Waters of the United States Rule under the Clean Water Act

Cottonwood Creek is an intermittent tributary of the Gunnison River (Colorado River basin) in western Colorado that hosts large numbers of Bluehead Sucker, Flannelmouth Sucker, and Roundtail Chub during spring spawning. Intermittent tributaries like these are critical for sustaining populations of these three species, which are the subject of rangewide conservation efforts to prevent listing under the ESA. Photo credits: Kevin Thompson and Dan Kowalski.

On December 11, the EPA and the U.S. Army Corps of Engineers (“the agencies”) released a new rule to replace the 2015 Waters of the U.S. Rule (WOTUS) that will result in a rollback of Clean Water Act protections for a majority of the nation’s streams and wetlands, including the headwater streams and millions of acres of seasonal wetlands that provide valuable habitat for many species of fish.

Headwater streams, including ephemeral streams, and wetlands contribute to the chemical, physical, and biological integrity of downstream waters.  The agencies’ refusal to consider the science, including the most current understanding of how streams and wetlands contribute to the chemical, physical, and biological integrity of downstream waters, is detrimental to the integrity and security of our drinking water, public health, fisheries, and wildlife habitat and could significantly increase the risks and costs associated with flood and storm damage.  AFS urges the agencies to take this science into account as they seek to replace the WOTUS rule with one that offers fewer protections for headwater streams and wetlands. Particularly vulnerable ecosystems like playa lakes, prairie potholes, Carolina and Delmarva Bays, pocosins, and vernal pools that provide valuable habitat for fish and other organisms would no longer be protected under the new rule.

The 2015 Clean Water Rule or WOTUS Rule clarified the jurisdiction of the Clean Water Act to include protections for intermittent headwater streams and hydrologically connected wetlands, with wetlands outside of the floodplains to be evaluated on a case-by-case basis. With the release of the rule, the EPA and the U.S. Army Corps of Engineers have now taken the second step in a two-step process to repeal the 2015 Waters of the U.S. rule with one that would provide fewer protections for headwaters and wetlands.

Headwaters are broadly defined as portions of a river basin that contribute to the development and maintenance of downstream navigable waters including rivers, lakes, and oceans. Headwaters include wetlands outside of floodplains, small stream tributaries with permanent flow, tributaries with intermittent flow (e.g., periodic or seasonal flows supported by groundwater or precipitation), or tributaries or areas of the landscape with ephemeral flows (e.g., short-term flows that occur as a direct result of a rainfall event). Headwater streams comprise the majority of river networks globally; in the conterminous United States, headwater streams comprise 79% of river length, and they directly drain just over 70% of the land area. Along with wetlands, these ecosystems are essential for sustaining fish and fisheries in the U.S. When headwaters are polluted, or headwater habitats are destroyed, fish, fisheries, and ecosystem services are compromised.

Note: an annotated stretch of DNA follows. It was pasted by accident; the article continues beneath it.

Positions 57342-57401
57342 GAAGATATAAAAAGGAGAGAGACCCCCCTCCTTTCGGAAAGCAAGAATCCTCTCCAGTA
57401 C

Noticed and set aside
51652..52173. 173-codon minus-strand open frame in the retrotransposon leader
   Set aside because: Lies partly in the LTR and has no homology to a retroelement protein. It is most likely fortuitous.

Because of the importance of headwaters, any rule that excludes their protection will have far reaching implications for fish, wildlife and their habitats, as well as economies dependent on those systems. Headwaters are key to the sustainability of fish stocks in both upstream and downstream waters. Threatened and endangered species will be harder to recover, and more species will be at risk of becoming imperiled. Simply put, loss of protections for headwaters would have grave consequences for fish and fisheries. Ultimately, communities across the U.S. would lose the economic, social, and cultural benefits derived from headwaters.

The American Fisheries Society (AFS) supports the 2015 rule and the science underpinning its development, as documented by review of more than 1,200 peer-reviewed scientific studies by technical experts to determine degrees of connectivity and their ecological consequences between navigable waters, wetlands, and headwater streams. AFS fully supports the 2015 WOTUS rule and is concerned that this new, narrower rule would have far-reaching implications for fish, wildlife, and their habitat.

We encourage our members to continue to engage on this issue and promote the importance of headwaters to fish and fisheries. The public may comment by February 11, 2019 (estimated date).

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